Court: Motorola infringing on Microsoft's SMS patent
According to a ruling from the Munich Regional Court, Microsoft can now demand that Android mobile devices manufactured by Motorola Mobility are not sold in Germany. On Thursday, the court decided that Google's Android mobile operating system infringes on Microsoft's European patent 1304891, which describes a method for handling SMS messages with multiple parts on a mobile cellular network. Based on the ruling, Microsoft could now implement a sales ban with a bond of €25 million (£25 million).
In an initial statement, the company said, "We're pleased the court agreed today that Motorola has infringed Microsoft's intellectual property, and we hope Motorola will be willing to join other Android device makers by taking a license to our patents". This week, the US mobile devices specialist officially became part of Google, which develops Android.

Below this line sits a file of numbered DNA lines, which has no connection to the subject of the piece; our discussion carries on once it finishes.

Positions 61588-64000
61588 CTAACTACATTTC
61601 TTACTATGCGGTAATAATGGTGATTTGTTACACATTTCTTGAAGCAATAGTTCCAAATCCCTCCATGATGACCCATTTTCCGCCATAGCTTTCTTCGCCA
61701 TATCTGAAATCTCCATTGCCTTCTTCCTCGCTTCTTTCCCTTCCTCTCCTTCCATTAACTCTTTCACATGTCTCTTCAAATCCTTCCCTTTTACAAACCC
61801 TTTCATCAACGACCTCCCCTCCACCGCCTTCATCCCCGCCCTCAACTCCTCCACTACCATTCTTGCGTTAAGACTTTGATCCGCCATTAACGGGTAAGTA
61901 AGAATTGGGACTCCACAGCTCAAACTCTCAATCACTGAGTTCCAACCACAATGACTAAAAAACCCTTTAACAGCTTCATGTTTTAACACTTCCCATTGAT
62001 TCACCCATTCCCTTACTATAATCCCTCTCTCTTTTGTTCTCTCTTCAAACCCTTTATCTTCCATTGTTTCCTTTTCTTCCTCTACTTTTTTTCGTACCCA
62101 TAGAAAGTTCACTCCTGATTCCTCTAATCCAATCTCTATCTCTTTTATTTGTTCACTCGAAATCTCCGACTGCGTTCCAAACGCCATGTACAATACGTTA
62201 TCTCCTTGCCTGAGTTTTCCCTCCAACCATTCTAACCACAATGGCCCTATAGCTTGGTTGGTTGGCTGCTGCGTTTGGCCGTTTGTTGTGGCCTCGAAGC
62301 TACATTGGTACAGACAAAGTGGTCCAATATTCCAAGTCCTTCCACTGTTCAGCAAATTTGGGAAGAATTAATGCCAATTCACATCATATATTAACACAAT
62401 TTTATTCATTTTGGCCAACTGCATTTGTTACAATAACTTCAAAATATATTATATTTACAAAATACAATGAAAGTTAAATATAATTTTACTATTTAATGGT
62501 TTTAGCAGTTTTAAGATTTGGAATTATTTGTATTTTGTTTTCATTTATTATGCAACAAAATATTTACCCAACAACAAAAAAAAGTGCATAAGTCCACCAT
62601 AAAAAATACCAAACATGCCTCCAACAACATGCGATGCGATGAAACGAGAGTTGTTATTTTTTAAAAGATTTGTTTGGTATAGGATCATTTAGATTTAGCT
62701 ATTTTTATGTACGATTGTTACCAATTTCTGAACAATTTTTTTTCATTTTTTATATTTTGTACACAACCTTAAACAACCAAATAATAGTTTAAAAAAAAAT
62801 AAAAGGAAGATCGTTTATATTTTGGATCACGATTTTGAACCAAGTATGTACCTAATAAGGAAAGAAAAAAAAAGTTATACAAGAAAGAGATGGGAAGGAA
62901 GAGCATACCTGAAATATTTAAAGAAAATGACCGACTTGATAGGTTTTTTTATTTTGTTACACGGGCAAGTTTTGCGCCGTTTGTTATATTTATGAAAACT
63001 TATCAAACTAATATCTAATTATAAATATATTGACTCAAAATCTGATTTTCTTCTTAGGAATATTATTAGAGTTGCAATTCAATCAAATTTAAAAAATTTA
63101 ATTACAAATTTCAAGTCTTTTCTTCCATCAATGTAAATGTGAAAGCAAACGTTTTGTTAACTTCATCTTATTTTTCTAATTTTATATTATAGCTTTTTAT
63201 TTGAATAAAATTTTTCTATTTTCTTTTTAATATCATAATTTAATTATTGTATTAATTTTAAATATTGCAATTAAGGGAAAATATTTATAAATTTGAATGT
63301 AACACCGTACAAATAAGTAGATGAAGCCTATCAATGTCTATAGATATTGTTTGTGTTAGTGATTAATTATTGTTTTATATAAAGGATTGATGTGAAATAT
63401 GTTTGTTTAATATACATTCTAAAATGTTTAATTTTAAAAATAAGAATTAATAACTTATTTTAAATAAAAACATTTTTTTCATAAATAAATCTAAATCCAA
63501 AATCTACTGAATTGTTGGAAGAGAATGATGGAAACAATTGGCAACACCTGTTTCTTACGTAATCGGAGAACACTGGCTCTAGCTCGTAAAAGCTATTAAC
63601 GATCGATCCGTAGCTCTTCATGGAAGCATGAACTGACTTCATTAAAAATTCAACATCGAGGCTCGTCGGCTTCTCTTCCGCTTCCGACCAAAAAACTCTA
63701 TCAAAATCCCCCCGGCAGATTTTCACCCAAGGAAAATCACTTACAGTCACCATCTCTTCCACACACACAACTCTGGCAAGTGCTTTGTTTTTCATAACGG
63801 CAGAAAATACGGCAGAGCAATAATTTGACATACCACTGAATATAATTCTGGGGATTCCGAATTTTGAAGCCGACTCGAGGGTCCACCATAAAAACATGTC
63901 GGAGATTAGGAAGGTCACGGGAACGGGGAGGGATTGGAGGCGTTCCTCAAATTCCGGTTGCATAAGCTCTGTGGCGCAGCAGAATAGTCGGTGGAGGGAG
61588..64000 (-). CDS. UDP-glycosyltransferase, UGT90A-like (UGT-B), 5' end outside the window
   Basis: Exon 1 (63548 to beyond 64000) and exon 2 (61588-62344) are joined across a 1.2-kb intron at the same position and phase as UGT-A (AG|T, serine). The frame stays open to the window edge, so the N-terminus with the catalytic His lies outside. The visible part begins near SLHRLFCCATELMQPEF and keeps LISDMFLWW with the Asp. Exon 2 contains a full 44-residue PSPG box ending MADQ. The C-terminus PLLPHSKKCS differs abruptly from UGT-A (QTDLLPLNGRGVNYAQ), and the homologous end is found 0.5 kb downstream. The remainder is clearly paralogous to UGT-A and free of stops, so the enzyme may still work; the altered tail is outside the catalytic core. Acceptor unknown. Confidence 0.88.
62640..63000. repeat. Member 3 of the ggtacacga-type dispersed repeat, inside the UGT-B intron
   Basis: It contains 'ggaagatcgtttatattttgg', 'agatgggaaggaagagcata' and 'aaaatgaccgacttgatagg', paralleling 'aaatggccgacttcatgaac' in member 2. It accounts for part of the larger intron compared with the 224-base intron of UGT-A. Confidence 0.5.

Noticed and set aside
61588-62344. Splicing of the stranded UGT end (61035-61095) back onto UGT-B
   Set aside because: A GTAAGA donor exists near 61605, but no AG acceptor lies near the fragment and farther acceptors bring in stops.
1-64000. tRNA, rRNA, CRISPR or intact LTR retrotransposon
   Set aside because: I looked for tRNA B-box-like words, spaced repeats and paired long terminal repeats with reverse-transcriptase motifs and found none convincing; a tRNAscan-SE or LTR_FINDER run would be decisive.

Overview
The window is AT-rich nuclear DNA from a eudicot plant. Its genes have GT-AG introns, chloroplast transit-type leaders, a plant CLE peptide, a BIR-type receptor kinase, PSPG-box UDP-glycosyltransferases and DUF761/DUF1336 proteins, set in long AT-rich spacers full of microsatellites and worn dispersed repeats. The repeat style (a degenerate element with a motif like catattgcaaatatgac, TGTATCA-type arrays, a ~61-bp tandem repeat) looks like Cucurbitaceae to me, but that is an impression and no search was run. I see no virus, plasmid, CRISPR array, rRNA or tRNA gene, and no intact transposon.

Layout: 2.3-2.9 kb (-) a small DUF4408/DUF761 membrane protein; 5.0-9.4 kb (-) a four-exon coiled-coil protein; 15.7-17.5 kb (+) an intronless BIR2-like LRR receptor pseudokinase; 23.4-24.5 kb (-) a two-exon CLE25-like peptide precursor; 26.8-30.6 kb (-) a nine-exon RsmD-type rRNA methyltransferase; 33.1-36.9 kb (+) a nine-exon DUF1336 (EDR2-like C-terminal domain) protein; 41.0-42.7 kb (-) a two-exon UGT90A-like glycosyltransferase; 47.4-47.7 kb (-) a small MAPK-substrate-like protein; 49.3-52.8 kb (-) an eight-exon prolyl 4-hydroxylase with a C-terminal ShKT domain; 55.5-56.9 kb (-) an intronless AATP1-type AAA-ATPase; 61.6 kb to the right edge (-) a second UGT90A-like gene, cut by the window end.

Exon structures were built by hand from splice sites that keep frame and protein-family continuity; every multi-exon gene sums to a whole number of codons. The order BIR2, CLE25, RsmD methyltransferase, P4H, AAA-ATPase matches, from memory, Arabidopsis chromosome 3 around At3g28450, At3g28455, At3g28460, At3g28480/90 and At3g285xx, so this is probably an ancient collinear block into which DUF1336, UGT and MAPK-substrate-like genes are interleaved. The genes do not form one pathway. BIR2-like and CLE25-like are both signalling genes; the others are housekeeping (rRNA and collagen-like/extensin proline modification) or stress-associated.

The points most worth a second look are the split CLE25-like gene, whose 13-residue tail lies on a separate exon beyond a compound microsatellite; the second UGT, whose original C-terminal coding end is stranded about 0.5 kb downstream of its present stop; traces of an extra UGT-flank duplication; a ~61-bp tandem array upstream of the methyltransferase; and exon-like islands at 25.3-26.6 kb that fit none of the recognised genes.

Microsoft and Motorola are also fighting over patent rights in other courts in Germany and the US, including over the use of standards-related patents belonging to Motorola. Recently, a judge for the US International Trade Commission recommended a sales ban on affected Microsoft products.
Motorola has already won a sales ban from the German Mannheim Regional Court, but is not yet allowed to implement it, following a US judge's order in another case. Microsoft claims that Motorola is not licensing its patents related to the H.264 video compression standard and WLAN in a fair manner standard to the industry, and the judge wants this issue clarified first.
The SMS patent on trial in Munich does not belong to a standard, which means that Microsoft is free to do as it wishes in terms of licensing and implementing rights. The decision gives Microsoft an edge that could make Motorola and Google return to the bargaining table. A number of other Android manufacturers, including HTC and Samsung, are already paying royalties to Microsoft for their devices as part of licensing agreements between the companies.